What the GDPR means for Facebook, the EU and you

The European Union has a new law on the books for protecting data privacy. It’s the General Data Protection Regulation, more commonly called the GDPR. This Friday, it goes into effect in the EU’s 28 member states.

The law changes the rules for companies that collect, store or process large amounts of information on residents of the EU, requiring more openness about what data they have and who they share it with.

That means you, Facebook.

It also means any company with a digital presence in the EU (which for the time being still includes the UK) will have to comply with the law or face steep penalties.

The deadline to comply with the law has been looming for two years, ever since the European Parliament adopted it in April 2016. When the Cambridge Analytica scandal at Facebook emerged in March, privacy advocates found an eye-catching example of why internet users might want more control over who can access their data.

I think the GDPR in general is going to be a very positive step for the internet.
Facebook CEO Mark Zuckerberg
The GDPR came up several times during Facebook CEO Mark Zuckerberg’s testimony before the US Congress in April, and it was a major focus Tuesday when members of the European Parliament questioned Zuckerberg in Brussels. EU officials said they weren’t satisfied with the Facebook CEO’s answers to questions about the GDPR, and he promised to follow up with answers in writing.

“I think the GDPR in general is going to be a very positive step for the internet,” Zuckerberg told US lawmakers, going on to discuss Facebook’s plans to tighten data policies, protect users from further leaks and become more transparent about who’s advertising on the site.

It’s not just the household names of the internet like Facebook that will have to comply. Health care providers, insurers, banks and any other company dealing in sensitive personal data will also be on the hook.

The GDPR will have a significant impact on our online footprints and how the apps and services we use protect or exploit them. Here’s what you need to know.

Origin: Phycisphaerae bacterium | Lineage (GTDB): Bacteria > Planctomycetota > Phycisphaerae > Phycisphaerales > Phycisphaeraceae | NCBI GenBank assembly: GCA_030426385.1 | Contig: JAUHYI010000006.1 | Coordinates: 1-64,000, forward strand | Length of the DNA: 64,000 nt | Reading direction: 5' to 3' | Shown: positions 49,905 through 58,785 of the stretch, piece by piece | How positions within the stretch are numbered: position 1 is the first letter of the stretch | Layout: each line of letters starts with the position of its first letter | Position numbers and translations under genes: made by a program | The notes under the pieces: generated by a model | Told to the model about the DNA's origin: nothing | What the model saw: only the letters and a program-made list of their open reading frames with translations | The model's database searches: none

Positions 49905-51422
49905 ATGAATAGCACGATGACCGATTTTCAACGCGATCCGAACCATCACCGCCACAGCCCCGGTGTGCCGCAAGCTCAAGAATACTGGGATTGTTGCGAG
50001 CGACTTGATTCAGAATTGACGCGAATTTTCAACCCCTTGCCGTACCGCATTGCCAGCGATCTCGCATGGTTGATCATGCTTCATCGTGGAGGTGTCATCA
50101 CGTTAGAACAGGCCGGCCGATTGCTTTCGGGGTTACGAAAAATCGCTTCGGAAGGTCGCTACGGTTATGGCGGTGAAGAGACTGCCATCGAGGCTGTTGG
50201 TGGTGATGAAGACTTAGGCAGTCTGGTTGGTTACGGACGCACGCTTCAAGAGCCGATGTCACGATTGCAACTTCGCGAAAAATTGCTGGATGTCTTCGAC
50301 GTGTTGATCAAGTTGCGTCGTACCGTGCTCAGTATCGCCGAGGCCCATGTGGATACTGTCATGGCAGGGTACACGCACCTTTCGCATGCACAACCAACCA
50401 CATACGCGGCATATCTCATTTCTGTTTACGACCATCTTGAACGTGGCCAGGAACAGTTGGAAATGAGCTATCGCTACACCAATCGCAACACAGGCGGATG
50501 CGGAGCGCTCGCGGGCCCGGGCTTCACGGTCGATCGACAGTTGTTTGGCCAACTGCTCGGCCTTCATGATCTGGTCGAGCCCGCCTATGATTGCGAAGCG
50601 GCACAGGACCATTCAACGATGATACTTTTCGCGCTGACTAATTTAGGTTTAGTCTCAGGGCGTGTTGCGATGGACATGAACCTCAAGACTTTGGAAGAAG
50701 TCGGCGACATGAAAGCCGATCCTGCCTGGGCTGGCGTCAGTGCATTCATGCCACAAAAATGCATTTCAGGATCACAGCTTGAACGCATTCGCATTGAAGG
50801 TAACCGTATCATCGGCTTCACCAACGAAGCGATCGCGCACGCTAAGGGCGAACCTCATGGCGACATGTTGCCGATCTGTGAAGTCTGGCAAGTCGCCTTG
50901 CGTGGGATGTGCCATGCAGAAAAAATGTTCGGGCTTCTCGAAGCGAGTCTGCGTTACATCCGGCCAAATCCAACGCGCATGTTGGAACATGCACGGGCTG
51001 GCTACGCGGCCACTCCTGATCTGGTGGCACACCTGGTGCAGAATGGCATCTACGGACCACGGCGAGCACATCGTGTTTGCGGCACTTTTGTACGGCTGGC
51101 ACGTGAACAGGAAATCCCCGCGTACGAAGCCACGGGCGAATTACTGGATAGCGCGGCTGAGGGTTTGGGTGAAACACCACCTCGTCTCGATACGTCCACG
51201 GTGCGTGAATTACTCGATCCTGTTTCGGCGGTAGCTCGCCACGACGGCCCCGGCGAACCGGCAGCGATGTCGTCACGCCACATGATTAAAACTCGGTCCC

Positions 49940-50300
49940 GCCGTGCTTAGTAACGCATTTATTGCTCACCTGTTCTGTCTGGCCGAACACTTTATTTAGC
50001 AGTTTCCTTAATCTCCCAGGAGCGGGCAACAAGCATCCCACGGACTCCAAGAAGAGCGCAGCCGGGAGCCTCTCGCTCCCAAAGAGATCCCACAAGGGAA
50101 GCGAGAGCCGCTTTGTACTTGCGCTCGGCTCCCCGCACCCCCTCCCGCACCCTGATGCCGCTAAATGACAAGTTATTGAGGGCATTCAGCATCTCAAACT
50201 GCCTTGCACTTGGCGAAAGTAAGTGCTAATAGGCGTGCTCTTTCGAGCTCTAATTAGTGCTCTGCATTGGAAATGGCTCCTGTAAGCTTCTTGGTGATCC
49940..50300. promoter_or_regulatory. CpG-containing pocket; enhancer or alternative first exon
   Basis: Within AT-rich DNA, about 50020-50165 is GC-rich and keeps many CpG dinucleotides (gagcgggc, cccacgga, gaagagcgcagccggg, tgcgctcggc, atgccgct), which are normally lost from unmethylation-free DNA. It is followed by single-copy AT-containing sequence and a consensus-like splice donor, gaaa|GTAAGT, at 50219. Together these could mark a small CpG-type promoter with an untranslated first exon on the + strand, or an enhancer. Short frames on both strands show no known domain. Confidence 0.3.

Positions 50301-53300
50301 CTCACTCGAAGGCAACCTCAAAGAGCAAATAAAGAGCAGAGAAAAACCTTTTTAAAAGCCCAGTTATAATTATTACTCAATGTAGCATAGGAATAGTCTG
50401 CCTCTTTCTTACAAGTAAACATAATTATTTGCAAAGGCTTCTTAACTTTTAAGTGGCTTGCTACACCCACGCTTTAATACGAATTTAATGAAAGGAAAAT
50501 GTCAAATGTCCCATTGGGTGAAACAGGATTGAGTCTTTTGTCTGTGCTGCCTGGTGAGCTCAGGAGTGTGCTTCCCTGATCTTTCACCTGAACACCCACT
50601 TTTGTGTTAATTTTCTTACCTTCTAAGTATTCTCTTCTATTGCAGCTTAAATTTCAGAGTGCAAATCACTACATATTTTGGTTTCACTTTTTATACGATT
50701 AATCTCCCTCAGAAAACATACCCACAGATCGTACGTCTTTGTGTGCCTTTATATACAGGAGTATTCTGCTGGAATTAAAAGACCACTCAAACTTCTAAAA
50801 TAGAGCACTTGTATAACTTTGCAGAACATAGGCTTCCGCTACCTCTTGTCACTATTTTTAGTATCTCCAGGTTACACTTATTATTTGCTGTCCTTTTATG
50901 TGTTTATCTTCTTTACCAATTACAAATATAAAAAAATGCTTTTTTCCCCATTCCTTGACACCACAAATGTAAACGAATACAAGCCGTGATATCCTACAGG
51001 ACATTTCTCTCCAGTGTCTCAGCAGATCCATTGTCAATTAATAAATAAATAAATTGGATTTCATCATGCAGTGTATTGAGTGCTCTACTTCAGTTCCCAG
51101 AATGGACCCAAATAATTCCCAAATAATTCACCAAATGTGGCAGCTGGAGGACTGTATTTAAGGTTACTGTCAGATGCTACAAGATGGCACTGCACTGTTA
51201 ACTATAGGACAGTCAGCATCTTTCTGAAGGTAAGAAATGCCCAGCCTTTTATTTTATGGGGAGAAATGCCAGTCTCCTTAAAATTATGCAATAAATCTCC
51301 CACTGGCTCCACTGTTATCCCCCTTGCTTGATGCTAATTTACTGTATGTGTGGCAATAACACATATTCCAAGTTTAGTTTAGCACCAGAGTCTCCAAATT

Read: EU to investigate Facebook and Cambridge Analytica data misuse

What is the GDPR?

The General Data Protection Regulation is a sweeping law that gives residents of the European Union more control over their personal data and seeks to clarify rules and responsibilities for online services with European users. It replaces the EU’s previous law governing data protection, passed in 1995, and makes some dramatic changes to existing conventions.

The regulation expands the scope of what companies must consider personal data, and it requires them to closely track the data they’ve stored on EU residents. If someone in the EU wants a company to delete his or her data, send copies of the data, or correct an error in the data, companies have to comply.

The law goes even further than that. EU residents can now object to specific ways companies are using their data, saying that they don’t mind if a company keeps the data as long as it stops using the info for a particular purpose.

What’s more, the law requires companies to notify users within 72 hours of a data breach — something very few companies currently do. For example, during the Equifax breach that exposed the personal information of millions of people in the US and beyond, the company spent weeks stopping the attack and then planning how to deal with the damage before informing the public.

How will the EU enforce the GDPR?

Each member state of the EU will have its own enforcement mechanism, with one GDPR supervisor per country.

Residents can make complaints to the governing body in their respective country. Companies found in violation of the law will face fines that could be very steep. The maximum fine for a GDPR violation is 20 million euros or 4 percent of a company’s annual global revenue from the year before, whichever is higher.

When does the GDPR take effect?

Friday. The regulation was ratified in 2016 and organizations were given a two-year “implementation period” to prepare. This grace period ends on May 25, 2018, when enforcement begins in earnest.

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